On an overcast spring day in 2013, then 11-year-old Luke Maeding went to see his doctor, Pitt professor of pediatrics Geoffrey Kurland, when Batman showed up.
The caped crusader, along with Superman, Spider-Man, and Captain America, was rappelling off the facade of Children’s Hospital of Pittsburgh of UPMC. Kids rushed to the windows, greeting the superheroes with cheers and fist bumps against the glass. Then these supers—from Allegheny Window Cleaning—got to work with squeegees and buckets.
The costumed cleaners come twice a year: in the spring and around Halloween. The tradition began in 2012, when Elizabeth Munsch, director of facilities at Children’s, saw a picture of a window washer dressed as Spider-Man in a London newspaper. Coincidentally, Michelle Matuizek, office manager of Allegheny Window, saw the same story. Together, they decided to try it at Children’s and started a trend. Many children’s hospitals in America have followed suit after seeing coverage of the event in Pittsburgh, says Munsch.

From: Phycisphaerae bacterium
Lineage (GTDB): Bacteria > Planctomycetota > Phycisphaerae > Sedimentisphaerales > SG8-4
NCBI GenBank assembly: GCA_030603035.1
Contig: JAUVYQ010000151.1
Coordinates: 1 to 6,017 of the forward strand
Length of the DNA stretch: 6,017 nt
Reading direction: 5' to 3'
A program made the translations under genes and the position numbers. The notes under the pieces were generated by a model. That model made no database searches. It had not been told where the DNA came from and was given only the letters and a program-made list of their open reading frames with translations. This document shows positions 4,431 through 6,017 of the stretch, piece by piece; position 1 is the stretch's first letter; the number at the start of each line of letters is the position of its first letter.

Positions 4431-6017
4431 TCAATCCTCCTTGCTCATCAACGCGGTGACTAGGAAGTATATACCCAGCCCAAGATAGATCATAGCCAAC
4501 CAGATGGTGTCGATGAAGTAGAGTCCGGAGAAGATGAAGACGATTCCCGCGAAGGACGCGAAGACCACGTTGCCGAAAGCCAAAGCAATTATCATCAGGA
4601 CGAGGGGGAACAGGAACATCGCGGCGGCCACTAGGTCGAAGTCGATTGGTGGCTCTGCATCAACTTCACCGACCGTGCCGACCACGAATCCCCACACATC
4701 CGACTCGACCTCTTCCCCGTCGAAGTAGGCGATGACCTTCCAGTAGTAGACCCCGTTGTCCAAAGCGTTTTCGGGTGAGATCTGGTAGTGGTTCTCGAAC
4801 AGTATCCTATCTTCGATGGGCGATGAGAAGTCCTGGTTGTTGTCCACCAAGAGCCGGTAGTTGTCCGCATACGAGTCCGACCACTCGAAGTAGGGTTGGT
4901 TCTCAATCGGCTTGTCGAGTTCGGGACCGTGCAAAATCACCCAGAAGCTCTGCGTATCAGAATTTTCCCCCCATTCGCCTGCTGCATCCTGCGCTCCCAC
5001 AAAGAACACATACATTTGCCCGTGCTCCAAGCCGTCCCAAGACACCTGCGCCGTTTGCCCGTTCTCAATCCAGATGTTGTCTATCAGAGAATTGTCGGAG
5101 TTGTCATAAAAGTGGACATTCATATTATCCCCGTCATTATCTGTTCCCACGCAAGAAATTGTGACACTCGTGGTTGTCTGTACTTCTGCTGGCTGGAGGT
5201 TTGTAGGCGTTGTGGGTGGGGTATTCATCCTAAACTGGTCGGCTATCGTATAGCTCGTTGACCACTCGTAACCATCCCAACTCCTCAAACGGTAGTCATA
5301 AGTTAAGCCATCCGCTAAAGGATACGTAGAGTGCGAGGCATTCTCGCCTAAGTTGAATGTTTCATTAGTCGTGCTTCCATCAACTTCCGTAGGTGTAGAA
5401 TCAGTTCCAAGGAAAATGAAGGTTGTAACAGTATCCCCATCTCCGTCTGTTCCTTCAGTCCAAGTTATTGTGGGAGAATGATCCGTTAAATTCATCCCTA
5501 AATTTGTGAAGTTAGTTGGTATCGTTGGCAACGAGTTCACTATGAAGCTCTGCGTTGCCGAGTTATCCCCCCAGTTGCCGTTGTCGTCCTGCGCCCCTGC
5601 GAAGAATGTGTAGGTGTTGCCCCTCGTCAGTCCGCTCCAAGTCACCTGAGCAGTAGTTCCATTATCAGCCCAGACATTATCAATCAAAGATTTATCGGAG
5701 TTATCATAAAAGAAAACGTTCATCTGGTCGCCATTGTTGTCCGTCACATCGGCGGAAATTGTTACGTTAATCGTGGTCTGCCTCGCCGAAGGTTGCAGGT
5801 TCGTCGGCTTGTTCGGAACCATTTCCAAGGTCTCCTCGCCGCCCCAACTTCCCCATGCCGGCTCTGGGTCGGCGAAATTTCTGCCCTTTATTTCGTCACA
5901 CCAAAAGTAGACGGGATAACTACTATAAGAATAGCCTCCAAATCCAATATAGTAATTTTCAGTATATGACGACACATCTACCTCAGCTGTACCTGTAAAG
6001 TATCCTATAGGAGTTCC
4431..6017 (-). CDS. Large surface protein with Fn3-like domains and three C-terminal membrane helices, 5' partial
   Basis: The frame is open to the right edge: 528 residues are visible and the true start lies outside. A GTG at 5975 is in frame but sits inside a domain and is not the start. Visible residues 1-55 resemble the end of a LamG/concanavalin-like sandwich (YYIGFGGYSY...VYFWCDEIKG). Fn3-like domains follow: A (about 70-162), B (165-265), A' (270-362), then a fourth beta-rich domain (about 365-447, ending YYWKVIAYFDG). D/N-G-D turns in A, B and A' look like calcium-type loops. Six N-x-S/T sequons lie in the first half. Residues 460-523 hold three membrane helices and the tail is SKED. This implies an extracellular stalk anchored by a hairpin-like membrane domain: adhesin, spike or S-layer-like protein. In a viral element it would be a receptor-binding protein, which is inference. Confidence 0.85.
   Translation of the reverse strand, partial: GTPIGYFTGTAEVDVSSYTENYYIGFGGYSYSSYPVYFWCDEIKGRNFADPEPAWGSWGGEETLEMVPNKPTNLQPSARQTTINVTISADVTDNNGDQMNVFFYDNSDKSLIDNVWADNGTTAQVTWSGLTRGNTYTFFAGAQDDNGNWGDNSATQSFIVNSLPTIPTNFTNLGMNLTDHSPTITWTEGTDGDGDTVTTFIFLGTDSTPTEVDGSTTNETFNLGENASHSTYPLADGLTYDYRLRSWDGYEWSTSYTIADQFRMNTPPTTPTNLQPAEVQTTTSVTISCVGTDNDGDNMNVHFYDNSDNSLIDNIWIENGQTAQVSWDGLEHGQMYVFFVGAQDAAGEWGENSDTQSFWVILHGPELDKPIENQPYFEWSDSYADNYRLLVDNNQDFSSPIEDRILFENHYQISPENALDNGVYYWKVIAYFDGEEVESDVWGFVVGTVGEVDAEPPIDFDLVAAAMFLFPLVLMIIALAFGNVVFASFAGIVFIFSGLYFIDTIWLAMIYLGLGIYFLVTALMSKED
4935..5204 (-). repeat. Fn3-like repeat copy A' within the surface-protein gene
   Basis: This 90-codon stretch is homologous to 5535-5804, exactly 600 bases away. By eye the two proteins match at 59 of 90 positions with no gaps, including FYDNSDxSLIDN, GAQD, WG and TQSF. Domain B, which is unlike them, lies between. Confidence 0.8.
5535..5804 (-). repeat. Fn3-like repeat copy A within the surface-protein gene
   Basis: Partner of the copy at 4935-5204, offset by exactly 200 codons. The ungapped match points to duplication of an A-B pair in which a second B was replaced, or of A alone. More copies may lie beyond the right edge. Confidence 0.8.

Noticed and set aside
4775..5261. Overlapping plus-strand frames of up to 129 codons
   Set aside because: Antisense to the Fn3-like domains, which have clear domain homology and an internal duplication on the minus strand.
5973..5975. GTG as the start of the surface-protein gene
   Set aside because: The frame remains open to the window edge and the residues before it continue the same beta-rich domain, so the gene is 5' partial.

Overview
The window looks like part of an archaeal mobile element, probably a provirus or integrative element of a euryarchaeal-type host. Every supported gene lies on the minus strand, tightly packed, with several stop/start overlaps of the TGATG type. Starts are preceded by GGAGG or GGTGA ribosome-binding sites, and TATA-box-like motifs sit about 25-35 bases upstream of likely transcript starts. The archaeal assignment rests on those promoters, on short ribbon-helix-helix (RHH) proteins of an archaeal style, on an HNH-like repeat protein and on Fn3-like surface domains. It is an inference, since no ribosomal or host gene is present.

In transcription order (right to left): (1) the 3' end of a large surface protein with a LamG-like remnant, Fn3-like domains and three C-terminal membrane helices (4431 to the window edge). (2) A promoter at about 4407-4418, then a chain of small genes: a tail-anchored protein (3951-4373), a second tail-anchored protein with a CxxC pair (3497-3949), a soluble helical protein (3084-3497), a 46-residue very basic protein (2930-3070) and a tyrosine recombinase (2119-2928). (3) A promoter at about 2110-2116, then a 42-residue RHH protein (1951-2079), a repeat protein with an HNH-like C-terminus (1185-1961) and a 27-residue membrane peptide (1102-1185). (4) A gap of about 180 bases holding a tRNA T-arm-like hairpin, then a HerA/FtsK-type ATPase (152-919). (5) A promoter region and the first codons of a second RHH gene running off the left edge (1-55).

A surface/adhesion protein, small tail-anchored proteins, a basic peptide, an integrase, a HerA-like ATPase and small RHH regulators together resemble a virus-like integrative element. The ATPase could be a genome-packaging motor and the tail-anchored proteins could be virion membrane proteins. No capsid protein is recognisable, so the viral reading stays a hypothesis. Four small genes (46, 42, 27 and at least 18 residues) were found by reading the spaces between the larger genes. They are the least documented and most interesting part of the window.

“The children just go nuts,” she says. “It helps them forget why they are here.”
It’s a special day for the window cleaners. They are accustomed to hastily closed blinds, not smiles and waves. “You can tell you made their day a little bit better,” says Mark Errico, who was Captain America this year.
“And my day is better too, absolutely.”
Kurland, who is medical director of pediatric lung transplantation at Children’s, says patients like Luke are the real heroes: “They are the ones withstanding the treatments, medications, and surgeries.”